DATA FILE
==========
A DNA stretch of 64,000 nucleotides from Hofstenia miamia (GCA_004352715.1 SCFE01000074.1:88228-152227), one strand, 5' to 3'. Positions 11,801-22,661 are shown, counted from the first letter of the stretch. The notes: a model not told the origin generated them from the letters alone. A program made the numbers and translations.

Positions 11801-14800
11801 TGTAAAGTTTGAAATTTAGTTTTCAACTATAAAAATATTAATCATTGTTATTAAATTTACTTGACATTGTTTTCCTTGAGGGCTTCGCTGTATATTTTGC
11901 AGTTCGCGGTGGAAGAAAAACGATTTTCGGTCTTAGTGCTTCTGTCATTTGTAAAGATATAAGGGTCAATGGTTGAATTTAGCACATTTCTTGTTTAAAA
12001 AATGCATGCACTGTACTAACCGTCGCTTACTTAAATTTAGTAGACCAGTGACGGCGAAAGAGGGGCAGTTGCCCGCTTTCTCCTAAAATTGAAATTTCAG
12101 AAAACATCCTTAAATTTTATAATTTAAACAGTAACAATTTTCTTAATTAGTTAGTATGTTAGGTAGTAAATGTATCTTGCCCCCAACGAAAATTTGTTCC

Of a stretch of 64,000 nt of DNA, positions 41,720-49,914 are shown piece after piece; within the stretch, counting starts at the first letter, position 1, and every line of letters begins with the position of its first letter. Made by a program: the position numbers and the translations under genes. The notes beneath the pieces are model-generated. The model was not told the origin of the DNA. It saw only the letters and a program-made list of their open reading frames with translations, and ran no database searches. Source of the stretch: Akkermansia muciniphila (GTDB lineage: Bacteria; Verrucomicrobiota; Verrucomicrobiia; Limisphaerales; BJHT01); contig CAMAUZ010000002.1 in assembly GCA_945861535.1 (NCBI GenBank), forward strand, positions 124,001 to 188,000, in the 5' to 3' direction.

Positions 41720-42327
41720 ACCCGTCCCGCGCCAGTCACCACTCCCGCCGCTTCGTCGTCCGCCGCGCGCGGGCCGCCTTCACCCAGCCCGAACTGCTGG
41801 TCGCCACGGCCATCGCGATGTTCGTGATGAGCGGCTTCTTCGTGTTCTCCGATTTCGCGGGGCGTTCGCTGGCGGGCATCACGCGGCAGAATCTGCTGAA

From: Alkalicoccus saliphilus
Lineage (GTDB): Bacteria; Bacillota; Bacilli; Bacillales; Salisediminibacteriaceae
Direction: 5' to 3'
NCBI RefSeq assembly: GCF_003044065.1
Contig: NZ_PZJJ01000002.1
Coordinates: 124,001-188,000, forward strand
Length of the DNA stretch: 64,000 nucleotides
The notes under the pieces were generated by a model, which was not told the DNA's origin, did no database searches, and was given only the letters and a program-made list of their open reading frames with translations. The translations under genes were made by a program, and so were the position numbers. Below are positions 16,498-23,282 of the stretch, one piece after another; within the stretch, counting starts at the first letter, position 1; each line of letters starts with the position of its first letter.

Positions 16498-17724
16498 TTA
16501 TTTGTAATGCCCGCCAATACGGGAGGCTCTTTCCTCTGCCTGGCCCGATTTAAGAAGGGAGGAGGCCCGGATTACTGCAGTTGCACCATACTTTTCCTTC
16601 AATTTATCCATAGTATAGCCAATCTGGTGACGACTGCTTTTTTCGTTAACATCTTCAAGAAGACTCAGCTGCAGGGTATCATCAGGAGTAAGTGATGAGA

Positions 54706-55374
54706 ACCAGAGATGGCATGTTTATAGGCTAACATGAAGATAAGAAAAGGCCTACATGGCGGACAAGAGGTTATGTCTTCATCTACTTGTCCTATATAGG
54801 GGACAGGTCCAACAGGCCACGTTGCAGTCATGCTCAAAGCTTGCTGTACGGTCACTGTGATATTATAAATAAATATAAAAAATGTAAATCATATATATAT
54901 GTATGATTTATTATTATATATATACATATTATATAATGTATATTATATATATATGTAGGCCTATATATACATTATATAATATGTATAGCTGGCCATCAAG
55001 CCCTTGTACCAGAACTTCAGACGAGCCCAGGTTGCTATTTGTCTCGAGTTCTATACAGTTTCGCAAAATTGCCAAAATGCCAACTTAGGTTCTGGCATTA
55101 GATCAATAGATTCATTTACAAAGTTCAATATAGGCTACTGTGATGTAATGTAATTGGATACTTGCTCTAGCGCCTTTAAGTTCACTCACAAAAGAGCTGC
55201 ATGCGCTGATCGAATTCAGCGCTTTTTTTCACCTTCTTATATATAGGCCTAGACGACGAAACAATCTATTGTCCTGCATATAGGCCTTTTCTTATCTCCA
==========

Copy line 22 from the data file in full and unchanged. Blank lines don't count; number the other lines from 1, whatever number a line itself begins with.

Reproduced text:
16601 AATTTATCCATAGTATAGCCAATCTGGTGACGACTGCTTTTTTCGTTAACATCTTCAAGAAGACTCAGCTGCAGGGTATCATCAGGAGTAAGTGATGAGA